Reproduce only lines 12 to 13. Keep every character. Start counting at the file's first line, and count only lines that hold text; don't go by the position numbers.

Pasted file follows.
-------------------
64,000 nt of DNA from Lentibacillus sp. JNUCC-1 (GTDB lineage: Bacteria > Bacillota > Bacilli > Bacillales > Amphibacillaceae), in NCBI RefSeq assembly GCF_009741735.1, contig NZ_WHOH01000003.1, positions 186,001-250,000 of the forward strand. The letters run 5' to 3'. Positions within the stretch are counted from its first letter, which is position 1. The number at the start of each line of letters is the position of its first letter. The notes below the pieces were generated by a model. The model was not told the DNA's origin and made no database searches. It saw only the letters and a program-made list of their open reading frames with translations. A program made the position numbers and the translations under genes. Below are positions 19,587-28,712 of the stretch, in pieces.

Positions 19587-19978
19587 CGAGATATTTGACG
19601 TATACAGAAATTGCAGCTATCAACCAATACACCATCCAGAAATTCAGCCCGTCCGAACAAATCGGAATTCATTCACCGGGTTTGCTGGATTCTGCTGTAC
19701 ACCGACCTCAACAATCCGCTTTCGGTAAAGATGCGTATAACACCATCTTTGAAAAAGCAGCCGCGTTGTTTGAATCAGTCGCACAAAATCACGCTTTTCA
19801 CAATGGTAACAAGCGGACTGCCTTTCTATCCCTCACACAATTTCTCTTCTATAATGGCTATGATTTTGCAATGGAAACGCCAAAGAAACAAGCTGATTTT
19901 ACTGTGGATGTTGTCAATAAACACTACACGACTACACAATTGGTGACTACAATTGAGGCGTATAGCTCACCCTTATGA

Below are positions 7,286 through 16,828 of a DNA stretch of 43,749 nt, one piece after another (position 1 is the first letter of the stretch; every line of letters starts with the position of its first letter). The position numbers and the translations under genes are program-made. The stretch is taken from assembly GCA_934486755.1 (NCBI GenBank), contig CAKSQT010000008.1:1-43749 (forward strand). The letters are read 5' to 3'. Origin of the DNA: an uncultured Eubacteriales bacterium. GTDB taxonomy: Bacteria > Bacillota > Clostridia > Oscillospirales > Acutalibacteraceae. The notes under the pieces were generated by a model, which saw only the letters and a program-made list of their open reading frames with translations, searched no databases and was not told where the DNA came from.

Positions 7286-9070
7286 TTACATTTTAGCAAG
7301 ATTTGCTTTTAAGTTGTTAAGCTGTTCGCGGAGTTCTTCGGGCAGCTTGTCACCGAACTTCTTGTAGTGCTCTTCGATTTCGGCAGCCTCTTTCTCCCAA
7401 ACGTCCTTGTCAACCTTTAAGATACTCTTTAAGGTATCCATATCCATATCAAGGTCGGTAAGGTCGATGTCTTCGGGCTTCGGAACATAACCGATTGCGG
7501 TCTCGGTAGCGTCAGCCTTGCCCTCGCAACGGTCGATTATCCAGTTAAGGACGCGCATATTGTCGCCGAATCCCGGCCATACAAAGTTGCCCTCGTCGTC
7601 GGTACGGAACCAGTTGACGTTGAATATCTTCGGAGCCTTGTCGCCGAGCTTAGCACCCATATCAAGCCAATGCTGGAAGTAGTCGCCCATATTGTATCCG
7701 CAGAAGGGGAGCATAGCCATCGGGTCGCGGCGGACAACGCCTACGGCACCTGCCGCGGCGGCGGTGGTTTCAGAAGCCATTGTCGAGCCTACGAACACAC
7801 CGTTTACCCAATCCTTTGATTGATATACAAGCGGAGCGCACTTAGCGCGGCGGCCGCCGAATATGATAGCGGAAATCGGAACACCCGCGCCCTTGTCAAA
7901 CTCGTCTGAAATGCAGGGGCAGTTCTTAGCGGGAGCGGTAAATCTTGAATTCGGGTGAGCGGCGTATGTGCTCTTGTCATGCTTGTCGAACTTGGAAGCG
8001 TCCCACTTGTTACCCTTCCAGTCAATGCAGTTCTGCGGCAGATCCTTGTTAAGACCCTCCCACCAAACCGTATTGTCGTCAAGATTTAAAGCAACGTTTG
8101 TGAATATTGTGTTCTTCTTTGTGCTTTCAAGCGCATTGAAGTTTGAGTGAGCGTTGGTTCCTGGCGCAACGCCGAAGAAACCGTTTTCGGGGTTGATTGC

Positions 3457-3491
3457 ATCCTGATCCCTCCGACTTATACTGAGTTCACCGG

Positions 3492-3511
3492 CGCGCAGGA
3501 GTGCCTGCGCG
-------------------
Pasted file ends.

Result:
7401 ACGTCCTTGTCAACCTTTAAGATACTCTTTAAGGTATCCATATCCATATCAAGGTCGGTAAGGTCGATGTCTTCGGGCTTCGGAACATAACCGATTGCGG
7501 TCTCGGTAGCGTCAGCCTTGCCCTCGCAACGGTCGATTATCCAGTTAAGGACGCGCATATTGTCGCCGAATCCCGGCCATACAAAGTTGCCCTCGTCGTC